Thankfully I had a few good friends in the area and I hopped through a few apartments for the first few months after graduation. Let me clarify, my mom told me to come home but home is Texas and I was a bit stubborn and refused to let her pay my way down and didn’t have enough money to move myself home. So instead I opted to stay with friends for free until I found a job. So I applied to all sorts of odd jobs – not many that I actually wanted to do – just to tide me through the summer because by the time I had gotten to graduation I figured out that I wanted to teach for a couple of years. I was convinced that I wanted to be a public high school teacher for a little while because my own had made such a big impact on my life.
So the big dilemma was how do I make it through the summer without starving and being consistently homeless and finding a job for the upcoming school year without any certification or “qualification” to be a teacher. One thing I did have going for me is that I was convinced I was smart enough and qualified enough to do the job even though I had no “credentials”. When a person is job searching I think one of the most important parts is to think to yourself, “I am qualified. I don’t care what they have written on paper, I can do this job. And not only can I do this job, I can do an outstanding job of it better than anyone else out there.” (Ok, you don’t have to have that better than anyone else out there bit, but it does help to have some confidence in yourself).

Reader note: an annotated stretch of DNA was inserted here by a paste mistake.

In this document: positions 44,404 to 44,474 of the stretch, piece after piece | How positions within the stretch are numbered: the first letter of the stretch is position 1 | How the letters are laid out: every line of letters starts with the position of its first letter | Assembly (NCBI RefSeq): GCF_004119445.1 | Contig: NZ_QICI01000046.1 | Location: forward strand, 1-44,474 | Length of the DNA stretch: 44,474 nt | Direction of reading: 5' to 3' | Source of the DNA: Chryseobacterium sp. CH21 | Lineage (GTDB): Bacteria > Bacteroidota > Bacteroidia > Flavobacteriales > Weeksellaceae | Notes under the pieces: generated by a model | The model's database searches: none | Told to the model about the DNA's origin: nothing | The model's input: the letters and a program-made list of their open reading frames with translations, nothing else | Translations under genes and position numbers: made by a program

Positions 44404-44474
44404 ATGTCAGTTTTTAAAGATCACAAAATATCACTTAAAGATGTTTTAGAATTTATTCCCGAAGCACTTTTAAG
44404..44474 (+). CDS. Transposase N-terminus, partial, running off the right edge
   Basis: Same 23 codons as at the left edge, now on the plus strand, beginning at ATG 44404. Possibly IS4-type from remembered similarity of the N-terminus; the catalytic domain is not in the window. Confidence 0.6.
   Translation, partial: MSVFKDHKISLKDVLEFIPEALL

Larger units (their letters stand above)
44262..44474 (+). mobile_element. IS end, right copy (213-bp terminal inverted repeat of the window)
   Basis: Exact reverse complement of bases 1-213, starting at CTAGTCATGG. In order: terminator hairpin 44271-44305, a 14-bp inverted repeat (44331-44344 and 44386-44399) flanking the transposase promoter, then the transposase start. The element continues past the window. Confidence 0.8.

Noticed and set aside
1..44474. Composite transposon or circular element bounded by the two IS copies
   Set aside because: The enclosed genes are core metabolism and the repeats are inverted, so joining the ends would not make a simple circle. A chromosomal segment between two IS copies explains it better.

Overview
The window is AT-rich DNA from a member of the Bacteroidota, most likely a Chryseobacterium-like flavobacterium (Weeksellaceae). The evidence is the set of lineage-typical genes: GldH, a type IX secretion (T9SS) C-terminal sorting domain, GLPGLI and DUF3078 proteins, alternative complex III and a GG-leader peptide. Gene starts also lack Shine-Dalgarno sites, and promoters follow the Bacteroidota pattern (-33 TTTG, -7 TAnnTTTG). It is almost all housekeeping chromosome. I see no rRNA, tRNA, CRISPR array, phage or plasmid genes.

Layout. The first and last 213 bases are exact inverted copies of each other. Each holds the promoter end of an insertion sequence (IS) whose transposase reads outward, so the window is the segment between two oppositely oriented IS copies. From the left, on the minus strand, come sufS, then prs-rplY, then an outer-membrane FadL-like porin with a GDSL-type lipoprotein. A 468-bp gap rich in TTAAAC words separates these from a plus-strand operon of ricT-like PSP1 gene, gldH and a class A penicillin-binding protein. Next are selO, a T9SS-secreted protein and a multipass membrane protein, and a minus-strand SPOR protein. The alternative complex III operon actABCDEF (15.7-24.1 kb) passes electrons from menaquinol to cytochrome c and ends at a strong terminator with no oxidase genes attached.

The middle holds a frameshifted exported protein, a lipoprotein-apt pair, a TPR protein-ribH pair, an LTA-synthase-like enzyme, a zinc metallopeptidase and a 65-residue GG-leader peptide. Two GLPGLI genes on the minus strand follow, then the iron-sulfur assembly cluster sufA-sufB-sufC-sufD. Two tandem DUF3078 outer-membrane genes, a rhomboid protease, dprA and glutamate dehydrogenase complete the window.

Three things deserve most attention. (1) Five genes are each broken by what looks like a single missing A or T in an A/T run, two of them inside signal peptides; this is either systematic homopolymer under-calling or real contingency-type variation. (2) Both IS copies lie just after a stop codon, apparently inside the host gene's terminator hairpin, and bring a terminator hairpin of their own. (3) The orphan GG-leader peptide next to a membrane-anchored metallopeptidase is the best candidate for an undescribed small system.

So I actually ended up with this horrifying summer job where I was basically an Office Manager… or well that’s the closest to what you could call me. I did some web design, secretarial work, cooking (they would have “catered” lunches for their employees, and by catered I mean I went shopping and made them) and running random errands. The best part is that the whole business was a little shady if you ask me, it was a ticket reseller which I didn’t think was legal but apparently it is. It’s all about how you do it. Amazing the things you can learn when you will take almost any job someone will offer you. But it was enough money to get me through the summer – enough even to let me afford to live with a roommate and not just mooch off my friends.